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The 5 Basic Elements of Portrait Photography — Quick Start Guide

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Phone cameras have made it much easier for us to photograph ourselves and our loved ones and, for us who like to make street portraits, even strangers. In this tutorial, we will learn the five basic elements you need to create great photographic portraits.

Photo Portrait Basics

There are many ways in which we can learn about portraiture. Let’s start with the first five elements you need to consider when making a portrait.

  1. Background
  2. Lighting
  3. Position of the subject (standing, seating, pose, close of far)
  4. Position of the camera (perspective, lenses)
  5. Color or B&W

As you see the examples, check each one of these elements to start recognizing them!

1. Backgrounds 

The background is sometimes one of the most invisible elements when making portraits. We think we should focus only on the person and sometimes forget that they are part of an environment.The background can say a lot about the person, or sometimes it doesn’t say much — like a plain background — allowing us to highlight the person's face, body and expression.

Changing the Scene, the Perception and the Outcome

One rule of thumb when making portraits is to first look at the background, then take a picture and imagine your subject there. This way you can start composing your image and understanding areas where you wouldn’t want your subject to stand and others where you would.

2. Lighting — It Can Make (or Break) a Picture

Light is another element that most people don’t see until they start learning photography. We have it everywhere around us but sometimes it is hard to see it. The direction of the light and the type of light changes completely how your subject will look. 

One simple way to find the best light for a portrait is to use your hand as a stand in, and check how the light is falling on it. Imagine your hand is like your subject, so you can first check where the light is coming from, and then place your subject according to where you want your subject to get the light from.

3. Position of the Subject

For some people this is the element that they are most used to, while for others this is the most awkward part of portraiture. Standing in front of a camera can be fun and nerve wracking at the same time. The good thing is that we can always find ways to pose or not to pose so the person being photographed feels comfortable.

Standing, Sitting, Pose, and Distance

One thing to consider in connection to element #1, background, is how far or close you want your subject to be to the background. If the subject is close to the background then you will see the background as sharp as your subject, whereas if you greatly separate your subject from your background, then your background will look blurry. This already creates two very different portraits.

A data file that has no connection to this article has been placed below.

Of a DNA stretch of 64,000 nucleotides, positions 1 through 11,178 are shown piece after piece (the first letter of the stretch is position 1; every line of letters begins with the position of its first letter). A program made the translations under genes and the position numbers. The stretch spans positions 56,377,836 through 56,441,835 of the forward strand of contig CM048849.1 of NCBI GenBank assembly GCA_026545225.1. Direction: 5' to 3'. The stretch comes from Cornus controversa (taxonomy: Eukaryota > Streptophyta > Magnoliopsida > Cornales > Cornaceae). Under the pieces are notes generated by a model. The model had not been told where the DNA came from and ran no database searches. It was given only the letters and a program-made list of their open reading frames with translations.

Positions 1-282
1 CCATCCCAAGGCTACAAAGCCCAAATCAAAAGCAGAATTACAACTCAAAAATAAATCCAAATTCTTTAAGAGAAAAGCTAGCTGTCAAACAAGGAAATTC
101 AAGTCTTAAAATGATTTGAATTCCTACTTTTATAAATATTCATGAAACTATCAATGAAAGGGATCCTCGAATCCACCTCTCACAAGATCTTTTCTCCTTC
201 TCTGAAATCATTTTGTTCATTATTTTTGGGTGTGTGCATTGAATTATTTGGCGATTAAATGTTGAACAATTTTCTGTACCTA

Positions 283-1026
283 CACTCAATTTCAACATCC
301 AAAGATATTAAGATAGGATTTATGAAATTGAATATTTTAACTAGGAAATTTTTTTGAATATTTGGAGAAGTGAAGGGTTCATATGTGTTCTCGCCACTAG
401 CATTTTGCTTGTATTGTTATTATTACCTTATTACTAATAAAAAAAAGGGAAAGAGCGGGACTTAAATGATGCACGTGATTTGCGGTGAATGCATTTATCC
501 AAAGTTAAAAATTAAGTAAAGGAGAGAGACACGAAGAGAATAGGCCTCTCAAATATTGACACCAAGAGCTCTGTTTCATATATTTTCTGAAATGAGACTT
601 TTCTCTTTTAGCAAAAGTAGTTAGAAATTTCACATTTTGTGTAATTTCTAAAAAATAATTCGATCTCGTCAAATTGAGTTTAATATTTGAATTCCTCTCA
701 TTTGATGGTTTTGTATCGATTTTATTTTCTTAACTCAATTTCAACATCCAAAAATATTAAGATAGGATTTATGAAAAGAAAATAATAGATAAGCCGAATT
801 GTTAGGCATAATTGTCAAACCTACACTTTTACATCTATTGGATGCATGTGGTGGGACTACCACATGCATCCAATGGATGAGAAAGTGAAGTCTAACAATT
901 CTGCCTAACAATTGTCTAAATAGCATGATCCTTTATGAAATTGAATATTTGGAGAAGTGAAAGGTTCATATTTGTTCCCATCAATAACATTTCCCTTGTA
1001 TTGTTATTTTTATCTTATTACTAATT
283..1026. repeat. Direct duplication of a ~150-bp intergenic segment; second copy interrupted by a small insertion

As you can see, when you bring your subject close to the background, the background looks sharp, and as you bring your subject close to your camera and far from the background, the background becomes blurry.

In the following example you can see that when you include less information around your subject you can focus more on them. On the contrary, when you frame with a much larger and busier background your attention gets diverted. This is neither good nor bad, it depends on your goal and where you want the attention to go.

4. Position of the Camera

The fourth element relates completely to you, the one holding the camera. Where you stand and what combination you chose to use in your camera to compose your picture will determine how many elements we see in the picture. 

Changing Perspective and Lenses

For this one, it is recommended to play around a lot. Move up and down, come close and far, change your camera lenses, try everything so you can see the amount of options you always have. Experiment, and with experience you will start to prefer certain lenses and certain distances according to the type of portrait you want to create.

5. Color or B&W

And the last one, but not the least important, are you using color or black-and-white? This is not an easy decision to make but most photographers will tell you, first record in color, then pick if you want to change it to B&W later. While you can envision an image in B&W it is always good to have the full range of color as later in post production you can even change the intensity of those blacks per color!

Choosing color will allow you to play with color pallets, styles and use color theory for making more striking images. Choosing black and white will set a tone that is usually associated with the past, but will also enhance the expression of your subject, making anything else less important.

Quick tip: if your background is color noisy, then turning your image to black and white can help you solve that distraction.

Making photographs is a lot of fun, and sometimes it is also a lot of work, but once you remember by heart all these elements you won’t even think of them, they will come naturally to you.

Next Steps

Once you get comfortable with the fundamentals, you can start exploring all kinds of portraiture. Here are a few more free tutorials and resources to help you study up on portrait photography:

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